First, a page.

The story of Chanukah, written in the Books of Macabbees tells of the Greek tyrant Antiochus, who outlawed the practice of Judaism, forcing our ancestors to worship Greek gods and adopt the pagan culture of Hellenism. You might not be aware that Hellenism had taken root in the Jewish community during the Second Temple period through simple exposure to another people’s culture and faith. While Antiochus imposed Hellenism upon us, there were numerous Jews under Greek rule who relented and adopted Hellinistic practices. In other words, they assimilated. Some in small ways, like name changes, while others made more serious departures from a Torah-true way of life.
Enter the Macabees, who not only were anti-Hellenists, but they were willing to do battle in order to preserve Judaism. In spite of being much smaller in number than the mighty Greek armies, the Macabees prevailed, recaptured the Temple and kindled the lamps, signifying that the Jews and Judaism would live on. That they won is testament to their faith, their strength and their pride in their uniqueness as Jews, in spite of being ‘out of step’ with the local culture.
Today, when we celebrate Chanukah, we recall the heroism of those that came before us, who fought and prevailed so that we can continue to keep the flames of our tradition burning brightly.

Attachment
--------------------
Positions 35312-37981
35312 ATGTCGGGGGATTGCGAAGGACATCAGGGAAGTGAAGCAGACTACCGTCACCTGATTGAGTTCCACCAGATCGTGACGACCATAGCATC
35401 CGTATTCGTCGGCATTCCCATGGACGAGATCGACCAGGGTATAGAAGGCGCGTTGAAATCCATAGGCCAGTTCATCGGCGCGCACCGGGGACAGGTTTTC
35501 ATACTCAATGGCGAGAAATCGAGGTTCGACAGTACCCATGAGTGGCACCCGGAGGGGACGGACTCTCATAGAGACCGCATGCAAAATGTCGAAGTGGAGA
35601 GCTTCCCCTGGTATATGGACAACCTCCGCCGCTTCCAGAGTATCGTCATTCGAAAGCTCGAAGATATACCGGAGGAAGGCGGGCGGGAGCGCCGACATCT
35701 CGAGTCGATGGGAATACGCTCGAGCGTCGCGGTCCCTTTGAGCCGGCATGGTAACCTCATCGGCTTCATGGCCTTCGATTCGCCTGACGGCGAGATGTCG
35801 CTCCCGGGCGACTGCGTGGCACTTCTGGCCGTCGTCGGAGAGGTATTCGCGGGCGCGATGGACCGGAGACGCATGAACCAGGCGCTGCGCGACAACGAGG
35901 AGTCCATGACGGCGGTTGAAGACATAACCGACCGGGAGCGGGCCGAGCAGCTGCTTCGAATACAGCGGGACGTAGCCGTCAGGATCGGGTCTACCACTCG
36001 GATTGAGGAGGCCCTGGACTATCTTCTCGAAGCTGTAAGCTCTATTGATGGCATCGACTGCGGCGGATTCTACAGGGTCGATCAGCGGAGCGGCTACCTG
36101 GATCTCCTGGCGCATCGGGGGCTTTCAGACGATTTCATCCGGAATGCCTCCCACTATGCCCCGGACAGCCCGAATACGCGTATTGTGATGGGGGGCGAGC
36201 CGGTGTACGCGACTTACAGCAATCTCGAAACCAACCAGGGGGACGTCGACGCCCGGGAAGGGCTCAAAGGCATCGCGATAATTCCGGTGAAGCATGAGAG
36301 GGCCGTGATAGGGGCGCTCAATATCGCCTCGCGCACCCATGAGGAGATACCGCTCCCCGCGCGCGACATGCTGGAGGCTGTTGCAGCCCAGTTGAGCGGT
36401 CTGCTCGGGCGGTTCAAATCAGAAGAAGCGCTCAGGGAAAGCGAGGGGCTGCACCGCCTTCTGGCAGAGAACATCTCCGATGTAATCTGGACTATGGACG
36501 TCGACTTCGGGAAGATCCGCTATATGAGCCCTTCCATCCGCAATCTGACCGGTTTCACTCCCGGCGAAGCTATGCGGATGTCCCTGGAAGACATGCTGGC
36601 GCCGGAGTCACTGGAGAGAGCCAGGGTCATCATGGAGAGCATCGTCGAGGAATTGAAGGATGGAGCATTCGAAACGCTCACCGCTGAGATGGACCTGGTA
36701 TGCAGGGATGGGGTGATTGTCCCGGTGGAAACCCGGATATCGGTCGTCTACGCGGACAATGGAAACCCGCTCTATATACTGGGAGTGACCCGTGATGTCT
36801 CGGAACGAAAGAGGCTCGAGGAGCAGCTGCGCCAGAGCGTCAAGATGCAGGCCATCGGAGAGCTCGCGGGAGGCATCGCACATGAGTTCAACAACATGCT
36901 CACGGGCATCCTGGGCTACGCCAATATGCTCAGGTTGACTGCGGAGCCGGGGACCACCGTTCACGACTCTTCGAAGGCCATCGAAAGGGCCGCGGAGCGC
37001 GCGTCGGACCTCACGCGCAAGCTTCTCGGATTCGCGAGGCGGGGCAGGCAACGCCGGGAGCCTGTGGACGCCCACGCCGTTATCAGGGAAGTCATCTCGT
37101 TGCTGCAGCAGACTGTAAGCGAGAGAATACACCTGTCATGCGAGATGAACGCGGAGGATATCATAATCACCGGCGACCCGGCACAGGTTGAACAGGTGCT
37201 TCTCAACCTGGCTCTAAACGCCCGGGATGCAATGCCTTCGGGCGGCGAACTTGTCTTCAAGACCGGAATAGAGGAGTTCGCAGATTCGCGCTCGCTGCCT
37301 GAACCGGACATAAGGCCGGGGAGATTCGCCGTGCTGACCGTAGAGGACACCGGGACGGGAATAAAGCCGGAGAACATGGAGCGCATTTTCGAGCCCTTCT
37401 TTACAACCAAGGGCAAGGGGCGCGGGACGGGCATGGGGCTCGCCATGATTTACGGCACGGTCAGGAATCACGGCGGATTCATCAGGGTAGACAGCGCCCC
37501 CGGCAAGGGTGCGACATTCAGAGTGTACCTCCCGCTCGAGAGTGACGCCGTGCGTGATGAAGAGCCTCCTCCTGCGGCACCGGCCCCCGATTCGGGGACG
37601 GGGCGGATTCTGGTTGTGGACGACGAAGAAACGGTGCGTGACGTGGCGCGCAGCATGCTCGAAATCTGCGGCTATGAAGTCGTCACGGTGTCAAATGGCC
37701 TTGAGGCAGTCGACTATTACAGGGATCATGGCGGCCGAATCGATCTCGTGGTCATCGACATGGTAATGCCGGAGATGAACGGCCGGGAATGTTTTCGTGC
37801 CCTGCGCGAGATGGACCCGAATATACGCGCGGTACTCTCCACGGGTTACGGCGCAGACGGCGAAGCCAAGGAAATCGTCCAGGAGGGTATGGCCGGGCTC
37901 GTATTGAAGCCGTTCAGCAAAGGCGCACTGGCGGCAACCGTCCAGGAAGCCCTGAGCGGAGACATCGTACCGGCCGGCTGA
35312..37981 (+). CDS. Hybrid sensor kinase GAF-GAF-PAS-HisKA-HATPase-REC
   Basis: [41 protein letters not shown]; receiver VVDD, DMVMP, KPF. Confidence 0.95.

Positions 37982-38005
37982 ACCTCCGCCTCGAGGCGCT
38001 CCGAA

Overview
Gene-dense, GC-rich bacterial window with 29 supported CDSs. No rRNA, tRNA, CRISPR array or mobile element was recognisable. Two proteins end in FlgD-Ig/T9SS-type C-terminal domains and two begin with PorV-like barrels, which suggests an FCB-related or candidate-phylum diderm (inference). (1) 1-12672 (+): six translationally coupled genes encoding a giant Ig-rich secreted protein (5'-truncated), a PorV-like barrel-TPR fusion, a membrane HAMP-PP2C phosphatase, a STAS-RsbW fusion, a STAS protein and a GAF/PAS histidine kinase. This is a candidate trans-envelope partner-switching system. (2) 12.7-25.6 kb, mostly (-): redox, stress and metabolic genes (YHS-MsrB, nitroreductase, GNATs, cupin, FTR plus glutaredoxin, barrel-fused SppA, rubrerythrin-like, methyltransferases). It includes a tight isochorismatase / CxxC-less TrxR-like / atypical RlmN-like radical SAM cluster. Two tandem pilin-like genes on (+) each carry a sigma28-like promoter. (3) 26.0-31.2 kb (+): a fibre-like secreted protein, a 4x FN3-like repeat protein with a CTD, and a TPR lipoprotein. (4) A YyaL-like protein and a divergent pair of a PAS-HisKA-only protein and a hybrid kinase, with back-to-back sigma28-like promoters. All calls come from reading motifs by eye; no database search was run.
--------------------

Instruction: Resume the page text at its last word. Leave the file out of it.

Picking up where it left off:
It can be challenging to be a Jew at this season. Christmas is everywhere, big and beautiful and all consuming (pun intended). While we can share the joy and goodwill of the season, as Jews we are always ‘out of step’ with the local culture. All the more reason to consider Chanukah the season of Jewish Pride. We have a rich heritage, which is alive and well, our observances give meaning to our days, and our people have contributed much to the world, for generations.
The rabbis instruct us to place our lit Hanukiah (menorah) in the windows each night for all to see. The aim is to pirsum hanes, to publicize the miracle of the oil, which lasted for 8 days in the ancient holy Temple. In our day, when we light our menorah, we declare loud and proud to all who can see: The Jewish People lives! That, in and of itself, is its own kind of miracle.
Chag Sameach. Happy Chanukah.
Rabbi Judith Beiner
Chaplain, JF&CS of Atlanta
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